As it rebuilds on and off the field, the Saints have revealed they sought a bank overdraft to be used to run the business.

With the AFL financial year not ending until October 31, the Saints believe there is a clause in a sponsorship deal that could yet reap a greater return, minimising any loss.

The Saints had an operating profit before depreciation and amortisation of $631,135 last season, a significant recovery considering they had suffered a $1.5 million loss in 2011.

”We have had a reduction in club revenue which can attributed in part to the on-field impact, winning three of the first 20 games, on membership and match-day revenue from crowds,” a club spokesman said.

”There will be no additional funding from the AFL to the club this season.

”We have increased our loan facility with the bank to manage our obligations. This has meant an increase in our overdraft limit … Our exact revenue for the year is unclear at this point as a sponsorship clause is yet to be completed.”

The Saints also need a new chief executive for Michael Nettlefold.

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Sep 12

Daniel Jackson wins Jack Dyer Medal

Richmond midfielder Daniel Jackson said earlier this year the reason he took such a keen interest in off-field pursuits was because “I didn’t really feel that I had any value as a footballer”.

On Monday night, Jackson’s value to the Tigers on the field in 2013 could not have been recognised in any greater fashion.

At 27 years and five months, the intelligent and talented Tiger became the oldest player to win the Jack Dyer Medal for the first time since Matthew Richardson in 2007.

While the story before the Tigers’ best and fairest count was the re-signing of teammate Dustin Martin, elder statesman Jackson managed to upstage the young star by the time the votes had been tallied.

Jackson polled 264 votes to clinch the award ahead of runner-up Martin on 255, while the merit of recruiting restricted free agent Troy Chaplin this time last year was further underlined when the former Port Adelaide defender came in third on 241.

Former two-time winner Brett Deledio continued his impressive record at the club’s night of night’s at Crown Palladium by claiming his sixth top five placing in nine years, coming in fourth on 238 votes, while captain Trent Cotchin finished fifth on 237 after a season slowed by niggling injury.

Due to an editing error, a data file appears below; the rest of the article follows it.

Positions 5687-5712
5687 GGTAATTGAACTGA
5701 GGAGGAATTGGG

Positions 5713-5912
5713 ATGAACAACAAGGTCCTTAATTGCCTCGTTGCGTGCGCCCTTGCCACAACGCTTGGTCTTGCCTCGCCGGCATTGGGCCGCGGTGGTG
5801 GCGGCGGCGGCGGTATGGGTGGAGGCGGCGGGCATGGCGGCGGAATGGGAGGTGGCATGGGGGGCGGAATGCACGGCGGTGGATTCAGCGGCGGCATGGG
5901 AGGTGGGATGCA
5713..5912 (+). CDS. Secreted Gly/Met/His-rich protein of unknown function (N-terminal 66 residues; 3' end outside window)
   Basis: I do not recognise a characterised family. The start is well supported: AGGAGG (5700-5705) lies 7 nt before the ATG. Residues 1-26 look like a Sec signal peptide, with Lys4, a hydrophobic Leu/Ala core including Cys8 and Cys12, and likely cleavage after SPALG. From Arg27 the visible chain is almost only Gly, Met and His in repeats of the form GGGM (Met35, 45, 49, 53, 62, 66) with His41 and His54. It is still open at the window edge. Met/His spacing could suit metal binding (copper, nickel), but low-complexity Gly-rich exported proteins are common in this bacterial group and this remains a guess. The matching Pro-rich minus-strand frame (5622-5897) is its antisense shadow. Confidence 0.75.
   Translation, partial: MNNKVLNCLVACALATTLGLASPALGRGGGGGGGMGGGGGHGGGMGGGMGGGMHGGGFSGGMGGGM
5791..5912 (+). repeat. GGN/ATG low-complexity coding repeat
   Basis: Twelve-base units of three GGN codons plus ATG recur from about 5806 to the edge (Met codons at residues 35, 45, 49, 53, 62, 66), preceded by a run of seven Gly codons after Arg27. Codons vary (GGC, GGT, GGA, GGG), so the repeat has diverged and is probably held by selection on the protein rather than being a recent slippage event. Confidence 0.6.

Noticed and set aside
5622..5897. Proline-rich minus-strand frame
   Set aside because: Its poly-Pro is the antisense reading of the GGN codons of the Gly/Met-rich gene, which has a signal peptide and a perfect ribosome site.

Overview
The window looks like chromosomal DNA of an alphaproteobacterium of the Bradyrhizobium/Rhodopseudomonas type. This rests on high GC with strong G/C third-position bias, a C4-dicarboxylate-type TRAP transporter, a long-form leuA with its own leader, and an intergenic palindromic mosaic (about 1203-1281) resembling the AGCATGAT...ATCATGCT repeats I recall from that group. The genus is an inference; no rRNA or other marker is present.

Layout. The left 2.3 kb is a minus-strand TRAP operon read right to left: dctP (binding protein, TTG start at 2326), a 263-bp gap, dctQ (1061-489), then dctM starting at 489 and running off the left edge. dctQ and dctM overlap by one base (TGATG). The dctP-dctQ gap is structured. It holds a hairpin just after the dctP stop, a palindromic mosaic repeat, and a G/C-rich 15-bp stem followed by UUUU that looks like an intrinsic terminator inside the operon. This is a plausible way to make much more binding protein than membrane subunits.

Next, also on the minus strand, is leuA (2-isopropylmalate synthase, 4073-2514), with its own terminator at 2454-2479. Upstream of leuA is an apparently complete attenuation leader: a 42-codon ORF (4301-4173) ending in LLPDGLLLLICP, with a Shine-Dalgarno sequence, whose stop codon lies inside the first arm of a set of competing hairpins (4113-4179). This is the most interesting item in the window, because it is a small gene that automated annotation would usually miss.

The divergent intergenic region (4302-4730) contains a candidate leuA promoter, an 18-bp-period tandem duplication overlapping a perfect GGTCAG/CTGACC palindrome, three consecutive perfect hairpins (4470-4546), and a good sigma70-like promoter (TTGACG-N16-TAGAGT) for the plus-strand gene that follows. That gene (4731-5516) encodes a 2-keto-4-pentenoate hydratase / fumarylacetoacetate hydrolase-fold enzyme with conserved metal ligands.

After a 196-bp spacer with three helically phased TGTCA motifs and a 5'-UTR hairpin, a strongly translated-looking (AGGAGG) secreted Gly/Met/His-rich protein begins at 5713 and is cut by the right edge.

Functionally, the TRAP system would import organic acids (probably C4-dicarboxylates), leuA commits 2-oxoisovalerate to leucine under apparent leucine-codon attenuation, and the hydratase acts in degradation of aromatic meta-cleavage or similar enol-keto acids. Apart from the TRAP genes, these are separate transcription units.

Jackson revealed earlier this year that had it not been for his endeavours away from football – some of which earned him the inaugural Jim Stynes Community Leadership Award last year – the 146-game veteran “probably wouldn’t have bothered playing this year”.

The Tigers are sure glad he did, as the popular hard-nut completed a breakout year in a season when the club finally broke its finals drought – transforming himself into a damaging ball-winner capable of going forward and kicking spectacular goals.

Aside from the career-high 18 goals, Jackson averaged 22 disposals across all 23 games and ranked equal first at Tigerland for inside 50s, No.1 for tackles (90) and No.2 for contested possessions.

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Sep 12

Jakarta agrees to talks on boats

Friendly face: Tony Abbott is greeted by Foreign Affairs Minister Marty Natalegawa on his arrival in Jakarta. Photo: Alex EllinghausenFederal politics full coverageComment: Volatile issue cannot be ignored

The Indonesian President has made a significant concession to Tony Abbott’s demands on asylum seekers in talks in Jakarta, agreeing that Indonesia will need to make direct deals with Australia to solve the people-smuggling problem.

Until now, Indonesia’s position has been that any potential policies should be dealt with at the multilateral forum, the Bali Process. Many of Mr Abbott’s policies – from boat tow-backs to establishing transit ports for asylum seekers on Indonesian soil – have been considered a threat to Indonesian sovereignty.

But after meeting Mr Abbott late on Monday on his first overseas trip as Prime Minister, President Susilo Bambang Yudhoyono agreed the countries also needed to work one-on-one.

“Indonesia has striven to overcome this issue, but it would be much better if the co-operation was at the bilateral level,” he said.

The statement opens the door to Indonesia making more concessions to Australian demands, though Mr Abbott and Dr Yudhoyono left tricky details for later.

Australian Immigration Minister Scott Morrison and his Indonesian counterpart, Djoko Suyanto, will meet to thrash out the details in coming weeks.